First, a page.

If You Don’t Like Being A Doormat; Then Get Off The Floor

Cell phones have seeped into almost every aspect of our lives. As such, it’s almost impossible not to overhear conversations taking place wherever you go. On the bus, in an elevator, at the Laundromat, we are frequently bombarded with phone conversations. Though we might not intend to, we are almost forced to overhear the conversations of others. When we do so, we recognize that many of these conversations concern complaints that one individual has against another. When the conversation starts with, “I can’t believe what he or she did to me”, you have a pretty good idea in what direction the conversation is headed.
Our approach in the program is different. A program conversation usually starts with, “so after thinking about it, I really need to take a look at my part in what happened”. We don’t believe that we are victims in life. If things keep happening to us, on some level we are setting ourselves up. When we change our behavior; people around us change theirs as well. If they don’t, we can always find healthier people. Wouldn’t it be refreshing to hear someone on the phone taking personal responsibility for their actions?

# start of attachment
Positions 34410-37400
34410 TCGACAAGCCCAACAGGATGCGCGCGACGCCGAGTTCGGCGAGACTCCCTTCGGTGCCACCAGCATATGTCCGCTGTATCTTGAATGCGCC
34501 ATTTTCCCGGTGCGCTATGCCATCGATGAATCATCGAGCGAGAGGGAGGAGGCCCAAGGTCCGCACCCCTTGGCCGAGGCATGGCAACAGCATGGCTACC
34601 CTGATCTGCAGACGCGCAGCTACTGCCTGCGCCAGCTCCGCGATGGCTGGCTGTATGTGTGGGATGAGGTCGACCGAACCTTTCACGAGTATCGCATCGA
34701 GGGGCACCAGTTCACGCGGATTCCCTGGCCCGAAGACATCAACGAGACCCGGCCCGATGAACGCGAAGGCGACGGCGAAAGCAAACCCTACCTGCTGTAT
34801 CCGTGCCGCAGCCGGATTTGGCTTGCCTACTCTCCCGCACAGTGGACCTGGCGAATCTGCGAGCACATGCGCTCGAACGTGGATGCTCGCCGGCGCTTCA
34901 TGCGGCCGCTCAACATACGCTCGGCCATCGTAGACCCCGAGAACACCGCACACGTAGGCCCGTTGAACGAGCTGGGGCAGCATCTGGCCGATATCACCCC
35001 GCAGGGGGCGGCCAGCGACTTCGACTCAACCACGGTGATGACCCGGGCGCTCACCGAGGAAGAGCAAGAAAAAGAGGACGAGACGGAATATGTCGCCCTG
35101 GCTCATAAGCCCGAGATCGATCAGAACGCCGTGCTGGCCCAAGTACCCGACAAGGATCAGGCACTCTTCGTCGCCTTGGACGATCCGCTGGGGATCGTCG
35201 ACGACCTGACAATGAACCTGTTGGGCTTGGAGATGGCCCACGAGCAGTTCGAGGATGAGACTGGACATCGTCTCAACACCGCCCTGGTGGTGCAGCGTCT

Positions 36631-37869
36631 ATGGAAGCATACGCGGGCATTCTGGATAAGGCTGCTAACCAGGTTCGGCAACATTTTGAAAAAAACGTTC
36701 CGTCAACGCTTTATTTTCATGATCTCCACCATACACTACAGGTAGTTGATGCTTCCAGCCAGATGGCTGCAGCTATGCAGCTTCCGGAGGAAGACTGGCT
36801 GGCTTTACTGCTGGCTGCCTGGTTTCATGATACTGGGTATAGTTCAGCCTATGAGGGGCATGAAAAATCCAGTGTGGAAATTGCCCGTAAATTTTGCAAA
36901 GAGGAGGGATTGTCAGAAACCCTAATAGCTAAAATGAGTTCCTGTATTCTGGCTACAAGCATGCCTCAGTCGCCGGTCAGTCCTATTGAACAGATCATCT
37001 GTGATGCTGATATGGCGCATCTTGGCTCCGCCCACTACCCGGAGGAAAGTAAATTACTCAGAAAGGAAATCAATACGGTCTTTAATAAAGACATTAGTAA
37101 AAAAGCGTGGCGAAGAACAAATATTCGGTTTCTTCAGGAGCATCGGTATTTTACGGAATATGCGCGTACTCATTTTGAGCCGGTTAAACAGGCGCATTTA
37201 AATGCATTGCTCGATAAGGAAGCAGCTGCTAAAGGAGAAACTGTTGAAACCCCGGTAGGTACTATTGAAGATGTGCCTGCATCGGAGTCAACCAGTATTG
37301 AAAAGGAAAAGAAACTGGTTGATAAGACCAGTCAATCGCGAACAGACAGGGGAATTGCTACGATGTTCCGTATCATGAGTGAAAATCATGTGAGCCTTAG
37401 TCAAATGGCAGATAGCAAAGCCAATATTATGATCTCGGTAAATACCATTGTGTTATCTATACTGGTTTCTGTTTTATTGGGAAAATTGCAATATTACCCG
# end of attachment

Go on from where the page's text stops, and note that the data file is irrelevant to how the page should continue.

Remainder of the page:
Personal Reflection: Do I still feel I’m a victim?

Self Pity Is Your Worst Enemy #2

At first, it was difficult for us to synthesize what was being said to us by others in the program. When someone said to us, ” get off the pity pot”, we often responded in anger, hurt and confusion. “What do you mean get off the pity pot”, we exclaimed. If they had walked a mile in our shoes, they wouldn’t have spoken to us the way they did. If they had our spouse, our job, our friends, our children, our siblings, our problems, they would understand us a lot better.
As we progressed in the program, our understanding of self pity changed. We came to see that when we engaged in self pity, we were failing to take responsibility for our actions. We learned that it was a cop out to place the blame on others. The only way we could grow was through self examination and seeing our role in whatever challenges we were facing. Even when the other person was at fault, we had an opportunity to examine why their behavior pressed our buttons. We stopped making it all about them, and began to make it about us. Over time, self pity was replaced with personal responsibility.

Personal Reflection: Do I still fall into the trap of self pity?